The stars of the beautiful night sky shown down their lights above. Each of those tiny spotlights was so mesmerizing, so alluring. How many of the stars up there had a life-supporting planet or two to call their own? Some of those pinpricks of light were actually their own galaxies, holding thousands of thousands, maybe even millions upon millions, of stars. The universe was so humungous, with so many places to escape to. So, then, why did I feel so small?
Aiden was yelling at me. I did not have to read his lips; he was telling me to run. Amir was too, but he was further ahead of us. I knew I should be moving, but I could not take my eyes away. My knees almost buckled forward, but I kept my feet under me. I just wanted to stare at the stars in amazement, in wonder. Maybe that way we could leave all our troubles behind.
A hand was on my arm. Gripping me with the force of a rocket’s take-off, that hand nearly yanked my arm out of its socket. There was Aiden pulling at me, trying to get me to run. He wanted us to get out of here, to survive. But then what? We had no future here. Against my will, I was being pulled away. Away from the stars, and off towards an uncertain oblivion. I sent my eyes back up.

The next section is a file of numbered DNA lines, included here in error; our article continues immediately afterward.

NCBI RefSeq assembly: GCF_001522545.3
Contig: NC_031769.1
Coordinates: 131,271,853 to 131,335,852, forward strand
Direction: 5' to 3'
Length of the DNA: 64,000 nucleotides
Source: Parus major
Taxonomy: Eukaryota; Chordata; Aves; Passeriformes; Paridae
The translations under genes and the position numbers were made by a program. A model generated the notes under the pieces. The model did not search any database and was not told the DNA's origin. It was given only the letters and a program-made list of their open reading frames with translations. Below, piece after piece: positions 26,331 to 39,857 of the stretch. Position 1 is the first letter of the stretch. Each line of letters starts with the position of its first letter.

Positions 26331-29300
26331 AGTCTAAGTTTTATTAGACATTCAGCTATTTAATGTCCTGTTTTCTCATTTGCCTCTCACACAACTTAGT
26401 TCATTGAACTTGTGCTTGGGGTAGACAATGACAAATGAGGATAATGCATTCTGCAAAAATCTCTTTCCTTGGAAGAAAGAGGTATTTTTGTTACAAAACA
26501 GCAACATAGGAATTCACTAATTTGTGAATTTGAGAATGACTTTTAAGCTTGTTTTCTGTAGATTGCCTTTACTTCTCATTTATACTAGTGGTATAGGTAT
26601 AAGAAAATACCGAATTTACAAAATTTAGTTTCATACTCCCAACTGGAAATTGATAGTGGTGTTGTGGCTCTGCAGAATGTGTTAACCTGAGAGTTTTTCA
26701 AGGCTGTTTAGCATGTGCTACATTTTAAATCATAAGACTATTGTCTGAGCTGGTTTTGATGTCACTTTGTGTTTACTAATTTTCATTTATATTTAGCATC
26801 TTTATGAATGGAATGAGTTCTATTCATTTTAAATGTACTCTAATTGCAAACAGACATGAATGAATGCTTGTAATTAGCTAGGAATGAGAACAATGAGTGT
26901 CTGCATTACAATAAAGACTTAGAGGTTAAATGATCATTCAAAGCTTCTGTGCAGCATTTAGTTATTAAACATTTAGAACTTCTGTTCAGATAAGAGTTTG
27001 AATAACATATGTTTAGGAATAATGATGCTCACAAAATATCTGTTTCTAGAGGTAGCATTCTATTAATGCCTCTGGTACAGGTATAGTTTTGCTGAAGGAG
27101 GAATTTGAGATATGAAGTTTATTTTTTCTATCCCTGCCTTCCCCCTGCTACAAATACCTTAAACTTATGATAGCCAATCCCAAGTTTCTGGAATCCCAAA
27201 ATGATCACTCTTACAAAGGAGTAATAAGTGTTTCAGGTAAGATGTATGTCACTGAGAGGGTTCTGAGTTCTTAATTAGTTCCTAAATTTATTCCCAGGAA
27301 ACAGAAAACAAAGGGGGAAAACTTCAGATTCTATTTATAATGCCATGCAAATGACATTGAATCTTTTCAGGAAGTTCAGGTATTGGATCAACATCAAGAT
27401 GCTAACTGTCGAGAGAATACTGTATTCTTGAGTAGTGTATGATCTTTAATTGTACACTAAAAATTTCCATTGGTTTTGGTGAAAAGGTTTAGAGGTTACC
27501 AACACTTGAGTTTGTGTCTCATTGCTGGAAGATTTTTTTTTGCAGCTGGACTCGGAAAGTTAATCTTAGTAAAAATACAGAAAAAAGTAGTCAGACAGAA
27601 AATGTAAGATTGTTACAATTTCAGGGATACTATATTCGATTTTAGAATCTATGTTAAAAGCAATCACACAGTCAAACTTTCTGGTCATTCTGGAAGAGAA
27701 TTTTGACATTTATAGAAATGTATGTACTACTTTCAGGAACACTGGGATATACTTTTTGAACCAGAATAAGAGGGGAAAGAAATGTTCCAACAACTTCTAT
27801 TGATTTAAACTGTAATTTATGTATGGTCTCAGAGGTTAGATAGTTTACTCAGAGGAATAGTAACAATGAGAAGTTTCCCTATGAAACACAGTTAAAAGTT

“Stars.” I whispered aloud, still staring up at them. I did not look to see if Aiden had heard me. Even in this chaos, I wanted to go up to those distant stars. I could picture myself lifting up Amir and Aiden, pulling them up there with me. We would soar through the cosmos with the force of will. Or maybe with a stolen starship, if Aiden could acquire one. That was a pleasant thought: escaping in the luxury of a starship.
My feet were scrambling to keep up. Aiden was succeeding in pulling me, just not as fast as I could have run on my own. I knew he was screaming in my ears, but there was no point; we both knew I could not hear his words. But that did not keep him from trying.